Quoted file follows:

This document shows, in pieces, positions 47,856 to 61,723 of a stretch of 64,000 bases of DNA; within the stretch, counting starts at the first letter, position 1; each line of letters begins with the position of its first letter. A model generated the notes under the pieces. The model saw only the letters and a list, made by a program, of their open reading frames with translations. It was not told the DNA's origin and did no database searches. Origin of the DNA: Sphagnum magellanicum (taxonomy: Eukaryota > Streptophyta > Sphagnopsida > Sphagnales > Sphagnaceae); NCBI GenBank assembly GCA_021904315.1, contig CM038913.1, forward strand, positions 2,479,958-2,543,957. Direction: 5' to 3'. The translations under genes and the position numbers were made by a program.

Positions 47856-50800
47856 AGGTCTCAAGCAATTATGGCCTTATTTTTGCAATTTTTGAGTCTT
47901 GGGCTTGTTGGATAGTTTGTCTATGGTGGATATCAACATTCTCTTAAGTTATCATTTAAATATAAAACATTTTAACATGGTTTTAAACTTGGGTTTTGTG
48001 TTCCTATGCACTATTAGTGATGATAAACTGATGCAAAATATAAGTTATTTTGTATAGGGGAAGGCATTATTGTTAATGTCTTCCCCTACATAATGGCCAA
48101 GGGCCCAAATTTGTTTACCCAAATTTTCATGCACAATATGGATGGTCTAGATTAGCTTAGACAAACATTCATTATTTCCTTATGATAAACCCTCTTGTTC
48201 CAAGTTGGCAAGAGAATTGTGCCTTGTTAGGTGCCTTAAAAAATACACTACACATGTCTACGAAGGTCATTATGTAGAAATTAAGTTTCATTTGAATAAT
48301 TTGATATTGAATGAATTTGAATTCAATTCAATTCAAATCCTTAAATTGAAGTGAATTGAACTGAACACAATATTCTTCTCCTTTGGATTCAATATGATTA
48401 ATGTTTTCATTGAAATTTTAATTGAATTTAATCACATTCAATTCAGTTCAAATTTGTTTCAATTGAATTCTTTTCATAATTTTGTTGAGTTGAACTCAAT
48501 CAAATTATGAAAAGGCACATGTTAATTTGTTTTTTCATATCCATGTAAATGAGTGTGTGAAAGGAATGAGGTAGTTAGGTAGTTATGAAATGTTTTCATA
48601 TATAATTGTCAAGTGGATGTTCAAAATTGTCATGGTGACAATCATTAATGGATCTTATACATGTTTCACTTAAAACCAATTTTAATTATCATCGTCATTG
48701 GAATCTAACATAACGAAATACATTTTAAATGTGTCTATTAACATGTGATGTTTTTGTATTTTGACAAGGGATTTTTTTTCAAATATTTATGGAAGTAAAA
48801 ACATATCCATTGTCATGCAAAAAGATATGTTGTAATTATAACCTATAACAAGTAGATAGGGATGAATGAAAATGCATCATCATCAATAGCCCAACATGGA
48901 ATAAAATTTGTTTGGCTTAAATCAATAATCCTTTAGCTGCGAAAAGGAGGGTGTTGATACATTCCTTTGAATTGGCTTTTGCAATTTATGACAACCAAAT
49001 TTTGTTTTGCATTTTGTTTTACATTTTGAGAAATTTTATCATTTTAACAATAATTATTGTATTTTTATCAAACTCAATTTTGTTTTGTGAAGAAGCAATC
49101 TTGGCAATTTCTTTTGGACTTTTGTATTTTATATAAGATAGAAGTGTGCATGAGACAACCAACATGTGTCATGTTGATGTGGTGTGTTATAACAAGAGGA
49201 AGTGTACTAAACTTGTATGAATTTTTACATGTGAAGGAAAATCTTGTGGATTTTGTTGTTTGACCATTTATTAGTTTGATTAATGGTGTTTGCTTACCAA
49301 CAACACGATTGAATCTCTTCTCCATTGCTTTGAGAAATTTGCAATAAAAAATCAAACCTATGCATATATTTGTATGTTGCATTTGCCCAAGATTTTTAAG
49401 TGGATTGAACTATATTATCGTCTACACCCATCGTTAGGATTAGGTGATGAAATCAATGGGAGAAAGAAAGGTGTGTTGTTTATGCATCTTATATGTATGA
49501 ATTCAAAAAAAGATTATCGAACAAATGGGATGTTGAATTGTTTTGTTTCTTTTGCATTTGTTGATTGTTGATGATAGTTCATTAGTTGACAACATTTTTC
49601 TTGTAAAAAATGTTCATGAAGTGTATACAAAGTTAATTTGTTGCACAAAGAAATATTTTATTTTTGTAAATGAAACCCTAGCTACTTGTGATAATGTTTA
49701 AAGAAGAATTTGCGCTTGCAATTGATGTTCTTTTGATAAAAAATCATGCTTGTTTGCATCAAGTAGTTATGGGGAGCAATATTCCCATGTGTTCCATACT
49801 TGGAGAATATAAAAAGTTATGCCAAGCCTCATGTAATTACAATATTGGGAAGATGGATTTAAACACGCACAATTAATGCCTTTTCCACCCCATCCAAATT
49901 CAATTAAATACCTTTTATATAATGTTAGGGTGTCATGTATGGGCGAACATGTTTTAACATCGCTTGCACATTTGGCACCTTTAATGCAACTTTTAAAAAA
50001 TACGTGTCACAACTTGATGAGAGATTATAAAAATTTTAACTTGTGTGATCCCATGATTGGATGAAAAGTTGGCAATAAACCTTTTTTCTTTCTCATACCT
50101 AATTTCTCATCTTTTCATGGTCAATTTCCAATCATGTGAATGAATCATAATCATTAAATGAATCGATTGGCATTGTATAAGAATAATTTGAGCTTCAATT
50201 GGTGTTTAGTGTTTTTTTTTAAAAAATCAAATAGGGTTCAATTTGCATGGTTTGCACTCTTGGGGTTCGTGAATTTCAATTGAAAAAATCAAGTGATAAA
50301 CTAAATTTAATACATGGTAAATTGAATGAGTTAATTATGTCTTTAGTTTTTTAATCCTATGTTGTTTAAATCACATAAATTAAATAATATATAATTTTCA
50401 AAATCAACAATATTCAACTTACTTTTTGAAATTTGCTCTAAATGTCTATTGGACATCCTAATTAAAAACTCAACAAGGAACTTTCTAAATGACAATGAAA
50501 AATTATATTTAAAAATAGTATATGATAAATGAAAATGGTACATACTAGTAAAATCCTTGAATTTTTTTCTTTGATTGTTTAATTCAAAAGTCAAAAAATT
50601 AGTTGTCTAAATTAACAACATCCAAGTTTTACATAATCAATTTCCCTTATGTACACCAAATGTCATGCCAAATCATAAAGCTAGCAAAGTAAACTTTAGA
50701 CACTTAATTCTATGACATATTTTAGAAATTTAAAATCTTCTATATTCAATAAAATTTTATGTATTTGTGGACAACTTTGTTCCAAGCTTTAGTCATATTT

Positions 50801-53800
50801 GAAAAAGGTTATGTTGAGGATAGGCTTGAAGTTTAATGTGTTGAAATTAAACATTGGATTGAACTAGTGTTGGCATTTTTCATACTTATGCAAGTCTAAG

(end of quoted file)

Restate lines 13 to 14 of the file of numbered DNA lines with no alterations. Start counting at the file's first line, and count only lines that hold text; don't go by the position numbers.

48801 ACATATCCATTGTCATGCAAAAAGATATGTTGTAATTATAACCTATAACAAGTAGATAGGGATGAATGAAAATGCATCATCATCAATAGCCCAACATGGA
48901 ATAAAATTTGTTTGGCTTAAATCAATAATCCTTTAGCTGCGAAAAGGAGGGTGTTGATACATTCCTTTGAATTGGCTTTTGCAATTTATGACAACCAAAT